Brexit -Trade Off Analysis: Beyond hard, soft and no Brexit | via Bruegel

In this outstanding analysis Bruegel explores the policy implications of various Brexit scenarios for the future EUUK relationship. However, to provide effective trade-off analysis (TOA), at least three additional measures are required for consideration of alternatives scenarios of Hard, Soft, Hybrid or no Brexit.:

  1. Cost per person
  2. Probability factor in successfully reducing EU immigration
  3. Risk factor

Source: Beyond hard, soft and no Brexit | Bruegel

We already know from the Independent that Sterling’s latest sell-off followed reports that Britain could lose £66 billion of tax revenues each year if the UK takes the plunge with a ‘hard Brexit’.

Effective TOA, comparing the scenarios should be submitted to Parliament as a Green Paper, and MPs should be given a vote to define the UK government‘s negotiating limits. Also researchers and the media need to explore the implications of multi-dimensional TOA applied to Brexit.

As a strawman proposition, I suggest that Hard Brexit options will be highest in terms of economic cost and risk but the political benefit of a higher probability of reducing EU immigration will be marginal.


Analysis – Why relations between Theresa May and Philip Hammond became tense so quickly – George Eaton – New Statesman

This is a good article from George Eaton, political editor at the New Statesman. He maintains that the political imperative of controlling immigration is clashing with the economic imperative of maintaining growth.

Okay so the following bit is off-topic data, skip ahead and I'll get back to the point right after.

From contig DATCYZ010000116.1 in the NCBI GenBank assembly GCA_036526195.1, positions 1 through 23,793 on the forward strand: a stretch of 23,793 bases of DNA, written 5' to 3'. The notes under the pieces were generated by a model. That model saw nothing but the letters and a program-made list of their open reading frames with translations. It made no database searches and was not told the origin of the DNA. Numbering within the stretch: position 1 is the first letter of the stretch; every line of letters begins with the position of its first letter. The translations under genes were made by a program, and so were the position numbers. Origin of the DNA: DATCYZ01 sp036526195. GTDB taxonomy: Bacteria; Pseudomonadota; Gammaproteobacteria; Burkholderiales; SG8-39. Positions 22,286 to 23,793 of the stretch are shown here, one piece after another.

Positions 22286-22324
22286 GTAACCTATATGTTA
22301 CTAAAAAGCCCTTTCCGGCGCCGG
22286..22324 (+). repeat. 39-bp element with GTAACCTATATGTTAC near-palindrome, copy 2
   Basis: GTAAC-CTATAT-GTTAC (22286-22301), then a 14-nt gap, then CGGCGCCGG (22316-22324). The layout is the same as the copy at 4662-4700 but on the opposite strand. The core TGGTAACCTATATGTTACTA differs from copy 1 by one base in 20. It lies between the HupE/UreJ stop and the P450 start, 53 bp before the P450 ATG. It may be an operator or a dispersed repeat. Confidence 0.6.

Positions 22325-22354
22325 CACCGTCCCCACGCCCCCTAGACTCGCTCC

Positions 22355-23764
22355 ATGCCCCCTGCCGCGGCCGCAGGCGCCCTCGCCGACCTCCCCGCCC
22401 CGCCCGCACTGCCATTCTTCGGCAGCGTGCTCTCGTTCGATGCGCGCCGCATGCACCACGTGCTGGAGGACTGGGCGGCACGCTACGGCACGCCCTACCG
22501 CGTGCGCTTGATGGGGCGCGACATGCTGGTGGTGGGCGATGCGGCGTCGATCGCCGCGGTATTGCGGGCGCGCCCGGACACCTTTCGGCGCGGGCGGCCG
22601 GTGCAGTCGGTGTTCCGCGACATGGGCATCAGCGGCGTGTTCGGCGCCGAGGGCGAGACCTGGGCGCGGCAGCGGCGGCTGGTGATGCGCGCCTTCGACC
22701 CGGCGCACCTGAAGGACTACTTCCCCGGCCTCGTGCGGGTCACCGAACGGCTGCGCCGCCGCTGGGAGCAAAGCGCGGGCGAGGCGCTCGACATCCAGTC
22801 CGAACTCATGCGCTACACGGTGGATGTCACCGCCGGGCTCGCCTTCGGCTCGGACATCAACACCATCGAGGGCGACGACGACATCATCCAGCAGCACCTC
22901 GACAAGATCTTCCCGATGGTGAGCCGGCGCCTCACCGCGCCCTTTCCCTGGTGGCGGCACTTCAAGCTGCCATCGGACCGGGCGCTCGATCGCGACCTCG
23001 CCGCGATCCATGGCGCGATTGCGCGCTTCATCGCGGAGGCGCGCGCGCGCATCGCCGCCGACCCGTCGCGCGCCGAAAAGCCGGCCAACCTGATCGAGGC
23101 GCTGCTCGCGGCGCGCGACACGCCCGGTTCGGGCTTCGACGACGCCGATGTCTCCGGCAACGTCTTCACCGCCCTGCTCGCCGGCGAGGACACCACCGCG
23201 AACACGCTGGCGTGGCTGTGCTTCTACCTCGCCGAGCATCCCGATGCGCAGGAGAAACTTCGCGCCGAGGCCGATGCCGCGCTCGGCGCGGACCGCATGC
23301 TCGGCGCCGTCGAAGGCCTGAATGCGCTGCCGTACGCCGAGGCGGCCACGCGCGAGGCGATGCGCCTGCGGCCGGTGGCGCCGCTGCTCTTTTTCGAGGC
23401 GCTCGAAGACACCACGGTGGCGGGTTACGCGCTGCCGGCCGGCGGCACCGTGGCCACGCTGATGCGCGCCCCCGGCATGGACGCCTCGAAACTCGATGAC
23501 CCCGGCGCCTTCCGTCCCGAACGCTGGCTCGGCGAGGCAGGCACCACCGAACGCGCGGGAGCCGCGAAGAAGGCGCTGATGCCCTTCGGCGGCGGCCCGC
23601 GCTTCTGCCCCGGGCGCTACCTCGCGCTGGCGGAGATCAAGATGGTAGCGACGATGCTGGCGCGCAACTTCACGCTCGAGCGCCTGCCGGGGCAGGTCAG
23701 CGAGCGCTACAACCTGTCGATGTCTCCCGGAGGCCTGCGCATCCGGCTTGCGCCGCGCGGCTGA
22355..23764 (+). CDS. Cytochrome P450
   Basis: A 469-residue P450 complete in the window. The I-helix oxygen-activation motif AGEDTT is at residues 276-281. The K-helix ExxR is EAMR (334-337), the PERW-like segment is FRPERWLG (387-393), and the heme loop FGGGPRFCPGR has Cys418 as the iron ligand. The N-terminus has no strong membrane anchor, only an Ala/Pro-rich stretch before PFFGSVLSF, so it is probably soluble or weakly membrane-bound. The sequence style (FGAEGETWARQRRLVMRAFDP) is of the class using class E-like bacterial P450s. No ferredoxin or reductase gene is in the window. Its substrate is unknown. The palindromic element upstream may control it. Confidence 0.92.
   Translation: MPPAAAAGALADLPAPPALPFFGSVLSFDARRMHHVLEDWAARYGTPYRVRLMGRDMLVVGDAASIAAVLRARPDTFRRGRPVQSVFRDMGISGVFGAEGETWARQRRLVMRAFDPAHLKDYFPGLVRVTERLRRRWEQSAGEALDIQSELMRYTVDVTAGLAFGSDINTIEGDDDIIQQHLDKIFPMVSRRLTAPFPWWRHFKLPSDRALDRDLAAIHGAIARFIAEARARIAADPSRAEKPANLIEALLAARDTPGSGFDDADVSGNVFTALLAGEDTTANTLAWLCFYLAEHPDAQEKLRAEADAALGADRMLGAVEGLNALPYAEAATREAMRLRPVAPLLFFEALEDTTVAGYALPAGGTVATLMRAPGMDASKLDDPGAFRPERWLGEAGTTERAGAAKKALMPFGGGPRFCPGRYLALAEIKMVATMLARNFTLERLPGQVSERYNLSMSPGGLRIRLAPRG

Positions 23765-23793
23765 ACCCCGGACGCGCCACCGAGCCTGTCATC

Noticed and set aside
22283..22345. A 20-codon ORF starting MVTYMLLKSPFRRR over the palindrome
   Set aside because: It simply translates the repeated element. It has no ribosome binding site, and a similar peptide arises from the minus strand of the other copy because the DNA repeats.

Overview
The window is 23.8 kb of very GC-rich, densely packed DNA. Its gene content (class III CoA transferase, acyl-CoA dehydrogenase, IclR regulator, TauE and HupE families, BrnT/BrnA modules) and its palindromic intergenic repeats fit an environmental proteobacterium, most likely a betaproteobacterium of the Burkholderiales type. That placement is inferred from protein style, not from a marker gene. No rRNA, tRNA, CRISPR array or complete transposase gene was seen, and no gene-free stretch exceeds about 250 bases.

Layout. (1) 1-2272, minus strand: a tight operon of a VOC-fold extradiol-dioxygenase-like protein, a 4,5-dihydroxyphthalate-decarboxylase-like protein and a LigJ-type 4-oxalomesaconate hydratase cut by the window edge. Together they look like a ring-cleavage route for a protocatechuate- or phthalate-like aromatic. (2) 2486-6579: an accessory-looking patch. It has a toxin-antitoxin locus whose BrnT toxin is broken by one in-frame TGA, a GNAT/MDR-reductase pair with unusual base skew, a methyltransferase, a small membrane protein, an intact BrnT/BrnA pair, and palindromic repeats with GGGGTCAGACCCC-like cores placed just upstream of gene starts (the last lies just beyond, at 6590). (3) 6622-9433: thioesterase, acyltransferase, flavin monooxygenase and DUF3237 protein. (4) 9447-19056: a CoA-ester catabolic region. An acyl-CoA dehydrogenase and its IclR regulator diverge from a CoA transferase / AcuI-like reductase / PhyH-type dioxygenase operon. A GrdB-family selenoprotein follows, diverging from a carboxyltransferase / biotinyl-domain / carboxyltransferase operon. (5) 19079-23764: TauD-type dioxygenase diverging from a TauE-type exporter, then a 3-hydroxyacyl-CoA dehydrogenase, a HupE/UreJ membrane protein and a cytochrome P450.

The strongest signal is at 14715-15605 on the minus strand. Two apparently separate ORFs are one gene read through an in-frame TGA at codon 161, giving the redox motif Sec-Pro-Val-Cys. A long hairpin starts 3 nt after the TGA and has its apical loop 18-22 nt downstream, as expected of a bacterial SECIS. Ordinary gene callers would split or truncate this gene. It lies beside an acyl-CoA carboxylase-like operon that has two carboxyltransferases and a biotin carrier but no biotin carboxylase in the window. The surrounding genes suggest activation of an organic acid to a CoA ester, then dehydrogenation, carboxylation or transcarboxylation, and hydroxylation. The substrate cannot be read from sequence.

Source: Why relations between Theresa May and Philip Hammond became tense so quickly

Financial speculators will be focused on the economic imperatives rather than the political imperatives of controlling immigration. After all Theresa May failed to deliver on immigration whilst she was at the Home Office. So far the government has been light on evidence and big on rhetoric. Expert evidence suggests that worst case Brexit outcomes could see household incomes fall between ten to twenty percent. Very few people who voted for Brexit would underwrite a 10-20% reduction in their incomes. Philip Hammond is right people did not sign up for the economic consequences.

Theresa May must know that in the final analysis economic well-being will trump immigration controls. Let’s hope that May is posturing, so that she can make concessions. There are massive trade-offs with all the Brexit options – in final analysis everybody in the UK will be poorer following the Brexit decision. But how much poorer will the British people accept, 5%, 10% or 20%?



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